Critical Metals

GAM closed the deal for Supermetals creating a vertical supply chain. But shortly after GAM annouced the closure of Wodgina, putting the mine-processing relationship on hold.

By Michelle Smith–Exclusive to Tantalum Investing News

Cabot‘s (NYSE:CBT) Supermetals is now Global Advanced Metal‘s GAM Technology. On Monday, January 23, both companies confirmed the closing of the acquisition, which was first announced in August 2011. Then, the following day, another closure was announced—that of GAM’s Wodgina tantalum mine.

With the cyclical Supermetals business off their hands, an initial payment of $175 million in their pockets and at least $275 million more expected within two years, Cabot is looking forward to improved stability of earnings and the ability to focus on growth initiatives.

But, the interest in this deal had little to do with Cabot’s gains. Instead, it was major news because of what it meant for GAM and those in the tantalum industry.

GAM’s purchase provided an opportunity to create a secure pipeline from the world’s largest tantalum resource to a highly innovative processing company that would then crank out conflict-free tantalum products in a market where that ethical designation is all the rave.

Brian Ellis, CEO of GAM described the deal as an attractive solution to industry players seeking stable, ethically sourced, long-term supply. Now, it seems that this highly anticipated solution is one that tantalum consumers still can only look forward to.

The day after the Supermetals/GAM Technology announcement– likely before many people knew the deal had closed– it was revealed that GAM was closing Wodgina, severing, at least temporarily, the connection between the processing facility and access to a major conflict free tantalum resource.

Closing Wodgina

To outsiders, the closure of Wodgina may appear sudden, especially considering that the announcement of GAM’s successful acquisition included comments regarding the combining of the processing and mining businesses. However, shutting down Wodgina is something that GAM has had on the table since before Christmas.

One of the reasons cited for the closure is delays in government approvals for the installation of new crushing equipment. Ellis explained how the inability to install a new crusher on schedule created serious problems at Wodgina.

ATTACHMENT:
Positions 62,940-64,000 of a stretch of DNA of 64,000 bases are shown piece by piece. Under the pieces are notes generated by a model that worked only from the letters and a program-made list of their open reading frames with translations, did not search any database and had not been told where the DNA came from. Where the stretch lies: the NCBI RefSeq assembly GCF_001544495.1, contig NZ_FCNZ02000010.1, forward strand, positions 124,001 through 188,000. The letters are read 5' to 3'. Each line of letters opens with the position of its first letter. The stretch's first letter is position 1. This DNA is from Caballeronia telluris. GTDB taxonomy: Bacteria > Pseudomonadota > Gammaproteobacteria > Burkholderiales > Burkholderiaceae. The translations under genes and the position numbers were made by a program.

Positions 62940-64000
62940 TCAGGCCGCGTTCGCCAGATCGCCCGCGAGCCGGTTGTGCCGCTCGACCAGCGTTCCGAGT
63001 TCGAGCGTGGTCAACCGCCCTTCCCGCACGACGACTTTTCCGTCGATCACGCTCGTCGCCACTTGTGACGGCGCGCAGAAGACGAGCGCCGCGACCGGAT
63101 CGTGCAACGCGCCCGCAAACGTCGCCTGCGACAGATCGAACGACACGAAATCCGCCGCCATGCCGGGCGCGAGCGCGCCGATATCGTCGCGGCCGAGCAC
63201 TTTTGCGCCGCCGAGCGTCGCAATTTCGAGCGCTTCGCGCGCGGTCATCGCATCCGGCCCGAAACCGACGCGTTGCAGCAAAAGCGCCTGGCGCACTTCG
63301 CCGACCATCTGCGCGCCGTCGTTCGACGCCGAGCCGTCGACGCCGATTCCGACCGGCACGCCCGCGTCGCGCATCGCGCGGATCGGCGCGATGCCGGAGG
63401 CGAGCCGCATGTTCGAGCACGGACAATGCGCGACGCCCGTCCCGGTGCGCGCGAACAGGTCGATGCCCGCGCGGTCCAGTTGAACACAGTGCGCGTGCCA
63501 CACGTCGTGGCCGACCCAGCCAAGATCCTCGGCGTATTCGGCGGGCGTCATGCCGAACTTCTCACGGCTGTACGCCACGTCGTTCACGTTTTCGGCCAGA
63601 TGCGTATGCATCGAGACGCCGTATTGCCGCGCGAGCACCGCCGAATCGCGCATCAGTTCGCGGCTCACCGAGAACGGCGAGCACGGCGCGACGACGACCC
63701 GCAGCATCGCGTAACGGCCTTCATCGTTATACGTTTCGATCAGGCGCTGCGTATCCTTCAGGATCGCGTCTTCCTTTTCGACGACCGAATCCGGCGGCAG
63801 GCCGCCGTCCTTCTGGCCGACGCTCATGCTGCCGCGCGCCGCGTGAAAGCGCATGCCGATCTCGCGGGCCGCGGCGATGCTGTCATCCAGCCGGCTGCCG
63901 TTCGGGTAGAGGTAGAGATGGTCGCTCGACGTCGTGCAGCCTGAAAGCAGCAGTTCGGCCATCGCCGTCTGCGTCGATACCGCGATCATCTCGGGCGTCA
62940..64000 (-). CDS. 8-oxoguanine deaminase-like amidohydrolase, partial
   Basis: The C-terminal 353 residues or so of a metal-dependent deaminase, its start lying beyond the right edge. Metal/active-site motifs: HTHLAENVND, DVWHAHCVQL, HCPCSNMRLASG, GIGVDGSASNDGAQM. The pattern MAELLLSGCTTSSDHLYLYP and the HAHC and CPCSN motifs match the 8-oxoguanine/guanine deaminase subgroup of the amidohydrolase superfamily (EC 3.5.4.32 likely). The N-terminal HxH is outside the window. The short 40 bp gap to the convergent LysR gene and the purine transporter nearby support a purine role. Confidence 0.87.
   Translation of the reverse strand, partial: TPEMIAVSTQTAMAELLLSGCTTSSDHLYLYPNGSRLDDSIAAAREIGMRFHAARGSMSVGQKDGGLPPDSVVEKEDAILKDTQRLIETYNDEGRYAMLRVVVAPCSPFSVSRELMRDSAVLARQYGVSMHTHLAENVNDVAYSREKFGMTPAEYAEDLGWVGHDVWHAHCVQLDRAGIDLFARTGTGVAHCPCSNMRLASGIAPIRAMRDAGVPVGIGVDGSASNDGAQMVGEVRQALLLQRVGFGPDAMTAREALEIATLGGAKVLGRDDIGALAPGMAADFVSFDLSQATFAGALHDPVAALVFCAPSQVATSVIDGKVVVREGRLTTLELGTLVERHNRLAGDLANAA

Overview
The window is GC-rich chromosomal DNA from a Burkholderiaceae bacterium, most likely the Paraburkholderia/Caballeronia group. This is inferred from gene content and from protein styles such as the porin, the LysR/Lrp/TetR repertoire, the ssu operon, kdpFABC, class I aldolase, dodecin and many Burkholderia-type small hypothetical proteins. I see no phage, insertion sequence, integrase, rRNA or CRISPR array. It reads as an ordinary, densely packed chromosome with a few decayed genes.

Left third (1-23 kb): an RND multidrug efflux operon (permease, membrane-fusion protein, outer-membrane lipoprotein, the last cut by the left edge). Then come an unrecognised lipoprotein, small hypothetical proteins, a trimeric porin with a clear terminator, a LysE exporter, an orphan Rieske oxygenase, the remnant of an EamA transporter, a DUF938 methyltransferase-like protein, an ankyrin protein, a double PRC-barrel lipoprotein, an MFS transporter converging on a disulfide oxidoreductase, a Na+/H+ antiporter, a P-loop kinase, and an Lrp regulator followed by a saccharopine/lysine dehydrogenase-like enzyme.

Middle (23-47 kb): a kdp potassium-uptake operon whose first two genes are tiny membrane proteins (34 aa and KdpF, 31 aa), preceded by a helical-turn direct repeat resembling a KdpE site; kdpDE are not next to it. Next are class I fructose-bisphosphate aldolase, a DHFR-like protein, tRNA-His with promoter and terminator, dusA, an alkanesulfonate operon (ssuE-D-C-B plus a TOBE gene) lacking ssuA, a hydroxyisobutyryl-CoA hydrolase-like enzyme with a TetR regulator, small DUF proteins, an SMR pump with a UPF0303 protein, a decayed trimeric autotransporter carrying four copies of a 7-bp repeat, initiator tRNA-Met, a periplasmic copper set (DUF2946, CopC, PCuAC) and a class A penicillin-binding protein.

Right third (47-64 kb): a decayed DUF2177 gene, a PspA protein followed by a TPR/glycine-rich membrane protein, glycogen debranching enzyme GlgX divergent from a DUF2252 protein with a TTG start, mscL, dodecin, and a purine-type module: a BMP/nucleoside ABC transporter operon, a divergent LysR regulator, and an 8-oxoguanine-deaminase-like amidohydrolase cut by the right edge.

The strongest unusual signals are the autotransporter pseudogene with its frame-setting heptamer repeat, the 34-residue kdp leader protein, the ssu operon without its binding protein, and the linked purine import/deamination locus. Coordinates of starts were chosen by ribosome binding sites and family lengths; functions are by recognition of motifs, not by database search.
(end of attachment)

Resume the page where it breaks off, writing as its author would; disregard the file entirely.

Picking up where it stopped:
To begin with, the loss of efficiency in crushing led to inefficiencies in processing and this blew production costs out of budget range.

Aggravating matters, GAM entered into an agreement with Atlas Iron (ASX:AGO) in May 2011 that involved the companies sharing the infrastructure at Wodgina, including the crusher. Under the terms of that contract, GAM was supposed to begin exclusively processing its ore through alternate crushing/screening equipment this year.

As that installation still hasn’t been approved, GAM’s construction plans are now at least 6 months behind. Furthermore, on March 31, ownership of the current crusher passes to Atlas Iron.

In the midst of dealing with soaring production costs, tantalum demand has been softening, according to GAM and this also contributed to the decision to close the mine.

Once the new crusher is installed, GAM expects to be able to get its production costs back down to the budgeted numbers. It will then reopen Wodgina when the market conditions are appropriate.

Ellis defines “appropriate” as a time when there is a well balanced supply/demand scenario and consumers are prepared to sign contracts that meet GAM’s financial goals.

Though Wodgina will close, he says the Greenbushes facility will continue to operate and all existing contractual obligations will be fulfilled.

GAM Technology’s Tantalum Supply

After Wodgina restarted production last year, the mine was supplying Supermetals with tantalum. But, the mine’s closure is not supposed to have an impact on the business going forward as it commences operating as GAM Technology.

Ellis says the processing business has access to adequate quantities of tantalum feedstock from various sources.

It is unclear whether Cabot is currently part of this list. Under the terms of the Supermetals deal, Cabot agreed to sell GAM all of the tantalum from its TANCO mine for three years. In September, Cabot confirmed that it was still supplying the processing company with tantalum.

But, Cabot appears unable to determine for certain whether it is currently a supplier or whether the tantalum Supermetals received from them last year was from production or a stockpile.

John Shea in Corporate Communications could only say that as part of the sale agreement TANCO will supply mine materials to GAM.

Tantalum opportunities

Since GAM’s production figures are confidential, it’s also unclear how much supply will be lost due to the closing of Wodgina. Whatever the loss, it is of conflict-free material and replacing it with supply that can be likewise described will not be easily achieved.

Those with tantalum projects or considering investments in such projects could identify this an ideal opportunity to step up their game. Particularly, if those projects are outside of the designated conflict zone in Africa.

Chris Grove of Commerce Resources (TSXV:CCE,FSE:D7H,OTCQX:CMRZF) says that the current softening demand is likely because the material available on the spot market is not conflict-free.

Obtaining conflict free material is a major concern and one that is expected to grow more pressing as US legislation regarding conflict minerals is finalized.

Considering that, Grove says the production of conflict free material has likely never been worth more than it is today.


I, Michelle Smith, do not hold equity interest in any of the companies mentioned in this article.


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